There’s a rapidly increasing body of evidence that the psychoactive ingredient in magic mushrooms called Psilocybin is an effective treatment for end-of-life depression. Several studies over the past decade which investigated using pure psilocybin to treat depression and anxiety in cancer patients have found the psychedelic has a surprisingly large and long-lasting effect.
Empathogenic medications or “hug drugs” like Psilocybin and MDMA can be used with therapy to rapidly transform the pain or sadness felt by patients into feelings of wellness and emotional connection. Not only has psilocybin therapy been found to be 4 times as effective as traditional anti-anxiety medications, but psilocybin also doesn’t have the often unpleasant side effects that come with antidepressants.
What Do The Studies Say?
Several trials with psilocybin have produced dramatic results. Research completed in 2008 showed administering psilocybin to patients with cancer and other terminal illnesses safely reduced their anxiety about their own mortality. Statistics from a more recent study published in 2020 showed that 71% of patients treated using psilocybin experienced a reduction of over 50% of symptoms. And more than half of all participants in these studies ultimately entered remission.
Just a single dose of psilocybin made it easier for them to cope with their illness and experience less fear, depression, hopelessness, and death anxiety. This is also a transformation that can provide long-term relief, lasting months or even years after the dose of psilocybin. In fact, nearly all participants were still experiencing significant improvements 4 to 5 years later, which they attributed to their psilocybin-assisted psychotherapy.
How Does It Work?
Psychedelic-assisted psychotherapy using psilocybin or MDMA is so much more than just a “trip”. Clinical studies suggest their effectiveness stems from the often spiritual, meaningful, or profound experiences which help alter how each patient perceives their specific situation. These biological effects also seem to work best when done in concert with human guidance via therapy.
By targeting specific serotonin receptors which affect moods and organized thought, psilocybin stimulates the neuroplasticity of the brain to create new neural connections. This provides patients with a period of time where they can think differently and ultimately break the cycles of depression.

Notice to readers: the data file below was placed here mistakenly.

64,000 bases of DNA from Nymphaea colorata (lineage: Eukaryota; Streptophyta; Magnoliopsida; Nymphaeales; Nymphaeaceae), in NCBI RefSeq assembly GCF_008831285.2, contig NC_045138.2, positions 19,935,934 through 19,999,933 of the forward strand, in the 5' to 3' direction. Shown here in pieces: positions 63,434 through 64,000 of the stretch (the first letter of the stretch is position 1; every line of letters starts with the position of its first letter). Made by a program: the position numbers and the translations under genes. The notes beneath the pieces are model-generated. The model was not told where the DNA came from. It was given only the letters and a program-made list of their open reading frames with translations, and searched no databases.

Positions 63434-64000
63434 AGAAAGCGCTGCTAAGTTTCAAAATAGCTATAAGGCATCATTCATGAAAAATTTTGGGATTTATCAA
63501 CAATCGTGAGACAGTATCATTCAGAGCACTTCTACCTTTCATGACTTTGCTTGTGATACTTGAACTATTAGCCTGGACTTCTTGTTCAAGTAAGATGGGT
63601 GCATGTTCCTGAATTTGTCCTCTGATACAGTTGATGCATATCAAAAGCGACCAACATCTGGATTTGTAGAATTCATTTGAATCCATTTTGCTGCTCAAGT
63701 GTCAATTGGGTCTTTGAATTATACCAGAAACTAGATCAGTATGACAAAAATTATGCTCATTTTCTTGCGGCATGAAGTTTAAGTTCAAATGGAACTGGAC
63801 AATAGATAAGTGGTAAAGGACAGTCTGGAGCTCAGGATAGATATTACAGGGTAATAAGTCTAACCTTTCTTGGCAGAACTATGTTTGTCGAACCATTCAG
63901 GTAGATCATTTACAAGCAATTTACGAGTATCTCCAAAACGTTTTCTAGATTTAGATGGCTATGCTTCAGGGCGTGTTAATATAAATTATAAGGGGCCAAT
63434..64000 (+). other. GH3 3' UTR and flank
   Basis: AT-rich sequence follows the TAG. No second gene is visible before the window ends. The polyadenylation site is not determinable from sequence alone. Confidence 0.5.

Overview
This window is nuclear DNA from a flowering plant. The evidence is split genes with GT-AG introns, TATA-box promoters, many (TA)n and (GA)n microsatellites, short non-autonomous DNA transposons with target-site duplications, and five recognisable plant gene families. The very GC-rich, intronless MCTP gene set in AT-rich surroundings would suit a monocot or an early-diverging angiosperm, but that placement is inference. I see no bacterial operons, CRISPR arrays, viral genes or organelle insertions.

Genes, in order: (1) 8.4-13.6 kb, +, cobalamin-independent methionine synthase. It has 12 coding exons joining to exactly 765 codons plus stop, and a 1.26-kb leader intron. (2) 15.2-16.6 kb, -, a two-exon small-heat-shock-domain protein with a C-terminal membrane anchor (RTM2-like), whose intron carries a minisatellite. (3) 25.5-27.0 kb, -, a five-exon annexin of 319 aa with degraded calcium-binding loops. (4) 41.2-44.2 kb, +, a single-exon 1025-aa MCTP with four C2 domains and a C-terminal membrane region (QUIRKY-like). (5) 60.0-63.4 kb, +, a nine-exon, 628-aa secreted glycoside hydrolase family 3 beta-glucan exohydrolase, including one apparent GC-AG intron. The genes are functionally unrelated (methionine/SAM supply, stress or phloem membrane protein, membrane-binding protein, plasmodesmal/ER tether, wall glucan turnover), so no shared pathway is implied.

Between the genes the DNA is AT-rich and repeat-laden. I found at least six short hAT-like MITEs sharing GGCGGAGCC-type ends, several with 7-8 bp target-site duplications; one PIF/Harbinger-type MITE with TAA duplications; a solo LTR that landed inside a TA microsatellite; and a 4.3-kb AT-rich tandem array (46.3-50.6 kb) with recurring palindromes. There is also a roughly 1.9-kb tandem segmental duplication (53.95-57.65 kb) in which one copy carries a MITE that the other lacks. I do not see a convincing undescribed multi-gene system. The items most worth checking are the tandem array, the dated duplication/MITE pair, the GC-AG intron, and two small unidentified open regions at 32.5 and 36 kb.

What Is the History?
The idea of using psychedelic treatments is not new. Medical research was first conducted in the late 1800s to examine their effectiveness with psychiatric diseases. Scientists later tested psychedelics on around 40,000 patients in the 1950s, eventually publishing over 1,000 articles on their use in the psychiatric treatment of anxiety and depression.
It wasn’t until the late 1960s when the use of recreational drugs became popular that they were criminalized, causing the FDA to constrict research supplies. This was the only time in medical history that drugs were made unavailable even for scientific researchers due to a cultural phenomenon. Thankfully the momentum has been building for psychedelic therapeutic research over the last few decades with the FDA giving both MDMA and psilocybin Breakthrough Therapy Designations.
What Does The Future Hold?
Psilocybin-assisted psychotherapy is proving effective for sufferers of end-of-life depression, but it may also be useful for treating other debilitating mental health issues as well. This is why we still need much more research on the efficacy and safety of psychedelics to help terminally ill patients approach their death with spiritual well-being.